__tablename__ = 'category'
        id = sa.Column(sa.Integer, primary_key=True)
        catalog_id = sa.Column(sa.Integer, sa.ForeignKey(''))

        products = sa.orm.relationship('Product', backref='category')

    class Product(Base):
        __tablename__ = 'product'
        id = sa.Column(sa.Integer, primary_key=True)
        price = sa.Column(sa.Numeric)

        category_id = sa.Column(sa.Integer, sa.ForeignKey(''))

:func:`observes` is smart enough to:

* Notify catalog objects of any changes in associated Product objects
* Notify catalog objects of any changes in Category objects that affect
  products (for example if Category gets deleted, or a new Category is added to
  Catalog with any number of Products)


    category = Category(
        products=[Product(), Product()]
    category2 = Category(

    catalog = Catalog(
        categories=[category, category2]
    catalog.product_count  # 2

    catalog.product_count  # 1

Observing multiple columns

You can also observe multiple columns by specifying all the observable columns
in the decorator.


    class Order(Base):
        __tablename__ = 'order'
        id = sa.Column(sa.Integer, primary_key=True)
        unit_price = sa.Column(sa.Integer)
        amount = sa.Column(sa.Integer)
        total_price = sa.Column(sa.Integer)

        @observes('amount', 'unit_price')
        def total_price_observer(self, amount, unit_price):
            self.total_price = amount * unit_price

import itertools
from collections import defaultdict, namedtuple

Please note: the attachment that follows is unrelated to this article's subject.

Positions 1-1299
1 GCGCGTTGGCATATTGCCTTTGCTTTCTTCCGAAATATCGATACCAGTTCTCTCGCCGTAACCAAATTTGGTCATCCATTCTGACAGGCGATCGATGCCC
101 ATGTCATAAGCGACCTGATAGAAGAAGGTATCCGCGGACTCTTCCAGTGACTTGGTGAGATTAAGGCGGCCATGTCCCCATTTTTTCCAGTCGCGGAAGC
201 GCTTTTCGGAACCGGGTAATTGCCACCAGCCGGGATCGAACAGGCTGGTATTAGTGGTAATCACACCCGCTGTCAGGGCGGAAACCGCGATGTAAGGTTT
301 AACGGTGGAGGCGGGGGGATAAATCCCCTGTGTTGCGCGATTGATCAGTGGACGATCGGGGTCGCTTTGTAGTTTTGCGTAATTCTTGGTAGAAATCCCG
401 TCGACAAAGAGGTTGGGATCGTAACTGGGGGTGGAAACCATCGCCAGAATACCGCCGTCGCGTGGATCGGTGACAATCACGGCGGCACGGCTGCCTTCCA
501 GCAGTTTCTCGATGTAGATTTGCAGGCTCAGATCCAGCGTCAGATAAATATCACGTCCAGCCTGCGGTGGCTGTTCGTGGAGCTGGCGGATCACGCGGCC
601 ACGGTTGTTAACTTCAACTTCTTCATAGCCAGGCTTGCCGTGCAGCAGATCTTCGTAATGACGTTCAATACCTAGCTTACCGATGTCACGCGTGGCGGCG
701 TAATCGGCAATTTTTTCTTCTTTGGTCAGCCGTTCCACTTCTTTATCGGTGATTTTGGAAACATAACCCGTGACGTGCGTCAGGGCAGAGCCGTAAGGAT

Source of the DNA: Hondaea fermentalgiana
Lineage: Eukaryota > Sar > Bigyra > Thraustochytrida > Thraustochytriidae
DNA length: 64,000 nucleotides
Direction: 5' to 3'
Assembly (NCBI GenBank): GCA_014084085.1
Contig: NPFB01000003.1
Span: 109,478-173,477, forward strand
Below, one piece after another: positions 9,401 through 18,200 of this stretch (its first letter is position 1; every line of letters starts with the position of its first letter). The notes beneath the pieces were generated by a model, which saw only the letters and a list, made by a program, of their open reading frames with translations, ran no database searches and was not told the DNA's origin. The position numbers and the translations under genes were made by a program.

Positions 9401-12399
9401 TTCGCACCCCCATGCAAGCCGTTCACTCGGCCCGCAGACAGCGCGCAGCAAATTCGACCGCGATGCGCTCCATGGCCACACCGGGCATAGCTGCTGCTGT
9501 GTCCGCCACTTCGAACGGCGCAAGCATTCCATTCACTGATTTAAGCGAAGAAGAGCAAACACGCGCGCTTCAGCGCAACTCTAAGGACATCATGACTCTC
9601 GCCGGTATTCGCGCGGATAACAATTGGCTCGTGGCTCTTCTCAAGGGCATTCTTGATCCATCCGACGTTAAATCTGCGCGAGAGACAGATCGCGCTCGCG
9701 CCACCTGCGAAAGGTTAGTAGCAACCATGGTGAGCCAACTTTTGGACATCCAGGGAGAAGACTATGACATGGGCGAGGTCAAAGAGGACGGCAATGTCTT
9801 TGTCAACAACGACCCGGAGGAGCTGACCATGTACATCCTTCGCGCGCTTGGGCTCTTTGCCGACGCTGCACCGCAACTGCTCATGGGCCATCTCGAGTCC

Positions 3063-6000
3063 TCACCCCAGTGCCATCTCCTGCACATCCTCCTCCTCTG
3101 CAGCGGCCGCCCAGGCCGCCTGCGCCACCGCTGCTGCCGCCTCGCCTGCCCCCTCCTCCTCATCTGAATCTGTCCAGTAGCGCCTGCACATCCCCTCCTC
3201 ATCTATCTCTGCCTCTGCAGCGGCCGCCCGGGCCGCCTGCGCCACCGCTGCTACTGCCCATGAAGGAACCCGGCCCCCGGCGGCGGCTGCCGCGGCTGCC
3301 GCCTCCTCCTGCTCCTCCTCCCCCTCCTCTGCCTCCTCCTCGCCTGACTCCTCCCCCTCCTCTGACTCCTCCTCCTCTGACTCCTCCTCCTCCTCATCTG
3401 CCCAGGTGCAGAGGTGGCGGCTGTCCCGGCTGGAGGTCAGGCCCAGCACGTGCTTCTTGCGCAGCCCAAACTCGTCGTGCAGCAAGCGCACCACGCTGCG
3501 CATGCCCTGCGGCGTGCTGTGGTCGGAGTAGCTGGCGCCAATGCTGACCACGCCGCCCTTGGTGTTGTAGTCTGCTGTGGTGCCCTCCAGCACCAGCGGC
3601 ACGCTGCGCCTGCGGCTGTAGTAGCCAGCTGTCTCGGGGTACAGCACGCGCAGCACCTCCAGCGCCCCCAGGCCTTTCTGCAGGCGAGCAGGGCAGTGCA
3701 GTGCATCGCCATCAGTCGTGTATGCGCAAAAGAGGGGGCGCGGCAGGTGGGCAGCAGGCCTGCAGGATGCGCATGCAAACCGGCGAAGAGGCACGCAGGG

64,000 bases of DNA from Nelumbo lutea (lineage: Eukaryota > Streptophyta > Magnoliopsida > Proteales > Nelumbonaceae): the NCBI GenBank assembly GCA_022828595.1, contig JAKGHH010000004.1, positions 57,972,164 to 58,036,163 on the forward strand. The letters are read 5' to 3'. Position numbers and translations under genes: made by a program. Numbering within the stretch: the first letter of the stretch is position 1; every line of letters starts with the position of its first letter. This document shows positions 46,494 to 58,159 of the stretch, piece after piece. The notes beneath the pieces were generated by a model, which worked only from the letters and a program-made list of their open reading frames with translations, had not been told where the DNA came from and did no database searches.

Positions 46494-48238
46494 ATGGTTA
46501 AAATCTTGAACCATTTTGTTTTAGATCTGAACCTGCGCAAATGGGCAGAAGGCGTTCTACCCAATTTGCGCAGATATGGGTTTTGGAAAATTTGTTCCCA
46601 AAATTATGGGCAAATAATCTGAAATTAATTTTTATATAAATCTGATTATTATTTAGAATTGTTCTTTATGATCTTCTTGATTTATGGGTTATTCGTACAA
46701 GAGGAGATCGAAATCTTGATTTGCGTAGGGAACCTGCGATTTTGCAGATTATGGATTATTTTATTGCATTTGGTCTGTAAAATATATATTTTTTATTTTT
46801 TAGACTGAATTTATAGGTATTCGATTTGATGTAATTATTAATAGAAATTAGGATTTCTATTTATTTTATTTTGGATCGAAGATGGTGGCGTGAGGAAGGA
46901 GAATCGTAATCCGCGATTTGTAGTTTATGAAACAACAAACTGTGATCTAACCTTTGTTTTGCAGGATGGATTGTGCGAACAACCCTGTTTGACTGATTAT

from import Iterable

import sqlalchemy as sa

from .functions import getdotattr, has_changes
from .path import AttrPath
from .utils import is_sequence

Callback = namedtuple('Callback', ['func', 'backref', 'fullpath'])

class PropertyObserver:
    def __init__(self):
        self.listener_args = [
        self.callback_map = defaultdict(list)
        # TODO: make the registry a WeakKey dict
        self.generator_registry = defaultdict(list)

    def remove_listeners(self):
        for args in self.listener_args:

    def register_listeners(self):
        for args in self.listener_args:
            if not sa.event.contains(*args):

    def __repr__(self):
        return '<PropertyObserver>'

    def update_generator_registry(self, mapper, class_):
        Adds generator functions to generator_registry.

        for generator in class_.__dict__.values():
            if hasattr(generator, '__observes__'):

    def gather_paths(self):
        for class_, generators in self.generator_registry.items():
            for callback in generators:
                full_paths = []
                for call_path in callback.__observes__:
                    full_paths.append(AttrPath(class_, call_path))

                for path in full_paths:

                    for index in range(len(path)):
                        i = index + 1
                        prop = path[index].property
                        if isinstance(prop, sa.orm.RelationshipProperty):
                            prop_class = path[index].property.mapper.class_
                                    backref=~ (path[:i]),

    def gather_callback_args(self, obj, callbacks):
        session = sa.orm.object_session(obj)
        for callback in callbacks:
            backref = callback.backref

            root_objs = getdotattr(obj, backref) if backref else obj